If we must die--let it not be like hogs Hunted and penned in an inglorious spot, While round us bark the mad and hungry dogs, Making their mock at our accursed lot. If we must die--oh, let us nobly die, So that our precious blood may not be s... Read more of If We Must Die at Martin Luther King.caInformational Site Network Informational
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World Wars

The Fleet That Lost Its Soul
Sailors and especially fighters on the sea have in all ages p...

I Knew You Would Come
We are all very proud that America was permitted to have a sh...

Where The Tide Turned
It is the general impression that the tide of victory set in ...

Blocking The Channel
Bruges is an important city of Belgium made familiar to Ameri...

At The Front
What one soldier writes, millions have experienced. At f...

Harry Lauder Sings
Harry Lauder, an extremely popular Scotch singer and entertai...

America Enters The War
SPEECH BY LLOYD GEORGE, BRITISH PREMIER, APRIL 12, 1917 ...

The Thirteenth Regiment
The World War has shown clearly that all peoples are not alik...

The Unspeakable Turk
Although the great issues of the war were decided, and victor...

To Wish To Take Away One From The Immortal Glory Which Belongs
to the Allied armies, nor from the undying gratitude which we o...

After-days
When the last gun has long withheld Its thunder, and i...

November 11 1918
Sinners are said sometimes to repent and change their ways at...

Alsace-lorraine
On slight pretext, Germany in 1864 and in 1866 had made wars ...

The Turning Of The Tide
A division of marines and other American troops were rushed t...

The Soldiers Who Go To Sea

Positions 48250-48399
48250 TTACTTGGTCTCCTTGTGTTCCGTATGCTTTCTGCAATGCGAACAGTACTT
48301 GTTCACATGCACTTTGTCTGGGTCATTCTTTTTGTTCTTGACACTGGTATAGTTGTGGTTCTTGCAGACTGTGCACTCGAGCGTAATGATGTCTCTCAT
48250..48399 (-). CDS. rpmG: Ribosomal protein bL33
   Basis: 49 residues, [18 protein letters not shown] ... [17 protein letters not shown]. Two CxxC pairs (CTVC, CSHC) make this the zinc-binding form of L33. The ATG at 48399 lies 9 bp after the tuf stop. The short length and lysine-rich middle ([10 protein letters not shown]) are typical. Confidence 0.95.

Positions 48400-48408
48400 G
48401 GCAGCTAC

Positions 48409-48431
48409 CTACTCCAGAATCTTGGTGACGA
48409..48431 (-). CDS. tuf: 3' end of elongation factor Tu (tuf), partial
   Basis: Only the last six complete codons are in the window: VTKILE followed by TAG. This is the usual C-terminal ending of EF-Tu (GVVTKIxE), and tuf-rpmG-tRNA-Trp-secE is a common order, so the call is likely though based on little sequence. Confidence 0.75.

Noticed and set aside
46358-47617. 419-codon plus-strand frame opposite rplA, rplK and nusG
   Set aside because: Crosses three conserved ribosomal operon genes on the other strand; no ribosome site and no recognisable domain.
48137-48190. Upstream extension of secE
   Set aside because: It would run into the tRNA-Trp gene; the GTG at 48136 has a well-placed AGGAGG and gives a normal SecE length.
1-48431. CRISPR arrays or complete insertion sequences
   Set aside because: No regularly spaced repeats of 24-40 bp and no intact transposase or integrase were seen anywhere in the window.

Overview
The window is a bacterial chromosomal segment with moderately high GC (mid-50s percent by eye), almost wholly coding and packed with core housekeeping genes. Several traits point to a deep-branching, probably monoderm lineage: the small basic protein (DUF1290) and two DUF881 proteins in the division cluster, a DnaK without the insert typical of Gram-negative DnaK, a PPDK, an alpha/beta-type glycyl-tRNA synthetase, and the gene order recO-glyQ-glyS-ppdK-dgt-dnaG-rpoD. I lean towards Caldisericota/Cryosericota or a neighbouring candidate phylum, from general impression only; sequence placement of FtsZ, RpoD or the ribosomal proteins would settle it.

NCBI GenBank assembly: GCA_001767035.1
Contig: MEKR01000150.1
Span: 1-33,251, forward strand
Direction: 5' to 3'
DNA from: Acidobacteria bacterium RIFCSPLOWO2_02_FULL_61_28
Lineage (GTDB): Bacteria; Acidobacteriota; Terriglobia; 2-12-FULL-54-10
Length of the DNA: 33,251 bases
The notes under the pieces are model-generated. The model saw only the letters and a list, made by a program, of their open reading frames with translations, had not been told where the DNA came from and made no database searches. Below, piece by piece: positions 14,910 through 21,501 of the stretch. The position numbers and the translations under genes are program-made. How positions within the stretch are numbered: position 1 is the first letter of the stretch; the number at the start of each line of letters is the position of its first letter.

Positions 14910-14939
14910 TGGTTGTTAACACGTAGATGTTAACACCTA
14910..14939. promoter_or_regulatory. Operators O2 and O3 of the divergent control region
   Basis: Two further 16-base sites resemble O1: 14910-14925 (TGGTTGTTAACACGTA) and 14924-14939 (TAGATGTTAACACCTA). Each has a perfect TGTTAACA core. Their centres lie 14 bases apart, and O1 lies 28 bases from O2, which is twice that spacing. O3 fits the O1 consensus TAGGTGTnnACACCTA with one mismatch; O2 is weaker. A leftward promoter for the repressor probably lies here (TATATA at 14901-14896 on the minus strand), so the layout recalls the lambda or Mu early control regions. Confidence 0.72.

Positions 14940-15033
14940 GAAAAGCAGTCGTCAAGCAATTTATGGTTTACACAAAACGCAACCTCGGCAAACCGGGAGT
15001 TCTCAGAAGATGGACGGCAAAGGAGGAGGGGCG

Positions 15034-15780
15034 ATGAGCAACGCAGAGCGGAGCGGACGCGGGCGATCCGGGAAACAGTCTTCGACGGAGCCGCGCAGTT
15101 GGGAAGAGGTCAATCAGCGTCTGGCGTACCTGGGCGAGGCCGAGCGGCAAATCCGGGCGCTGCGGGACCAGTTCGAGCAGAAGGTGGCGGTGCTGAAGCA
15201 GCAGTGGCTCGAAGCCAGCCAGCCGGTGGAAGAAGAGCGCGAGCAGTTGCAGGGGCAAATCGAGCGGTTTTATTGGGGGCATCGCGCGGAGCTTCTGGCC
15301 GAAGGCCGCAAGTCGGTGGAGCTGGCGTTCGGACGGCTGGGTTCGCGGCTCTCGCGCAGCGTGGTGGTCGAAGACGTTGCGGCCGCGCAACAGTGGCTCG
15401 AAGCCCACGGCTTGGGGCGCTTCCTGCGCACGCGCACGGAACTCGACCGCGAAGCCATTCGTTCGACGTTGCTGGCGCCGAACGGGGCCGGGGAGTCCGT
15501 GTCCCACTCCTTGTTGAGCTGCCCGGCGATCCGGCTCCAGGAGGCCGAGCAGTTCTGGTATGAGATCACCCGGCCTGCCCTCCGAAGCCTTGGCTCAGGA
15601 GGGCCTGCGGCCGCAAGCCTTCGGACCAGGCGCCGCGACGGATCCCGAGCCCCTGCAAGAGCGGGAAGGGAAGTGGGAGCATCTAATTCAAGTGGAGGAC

If the army or the navy ever gaze on Heaven's scenes, Th...

The Capture Of Dun
After the Americans had cleared the Saint Mihiel salient, Mar...

The Quality Of Mercy
There is an old saying, Like king, like people, which means t...

The Kaiser's Crown
(VERSAILLES, JANUARY 18, 1871) The wind on the Thames ...

The Miner And The Tiger
On an October day in 1866, David Lloyd George, then a little ...

President Wilson In France
On December 14, 1918, President Wilson arrived in Paris. He ...



A Congressional Message






FROM PRESIDENT WILSON'S ANNUAL ADDRESS TO

CONGRESS DECEMBER 2, 1918

GENTLEMEN OF THE CONGRESS: The year that has elapsed since I last stood
before you to fulfill my Constitutional duty to give the Congress from
time to time information on the state of the Union has been so crowded
with great events, great processes, and great results, that I cannot
hope to give you an adequate picture of its transactions or of the
far-reaching changes which have been wrought in the life of our nation
and of the world. You have yourselves witnessed these things, as I
have. It is too soon to assess them; and we who stand in the midst of
them and are part of them are less qualified than men of another
generation will be to say what they mean or even what they have been.
But some great outstanding facts are unmistakable and constitute, in a
sense, part of the public business with which it is our duty to deal.
To state them is to set the stage for the legislative and executive
action which must grow out of them and which we have yet to shape and
determine.

A year ago we had sent 145,198 men overseas. Since then we have sent
1,950,513, an average of 162,542 each month, the number in fact rising
in May last to 245,951, in June to 278,760, in July to 307,182, and
continuing to reach similar figures in August and September--in August
289,570 and in September 257,438. No such movement of troops ever took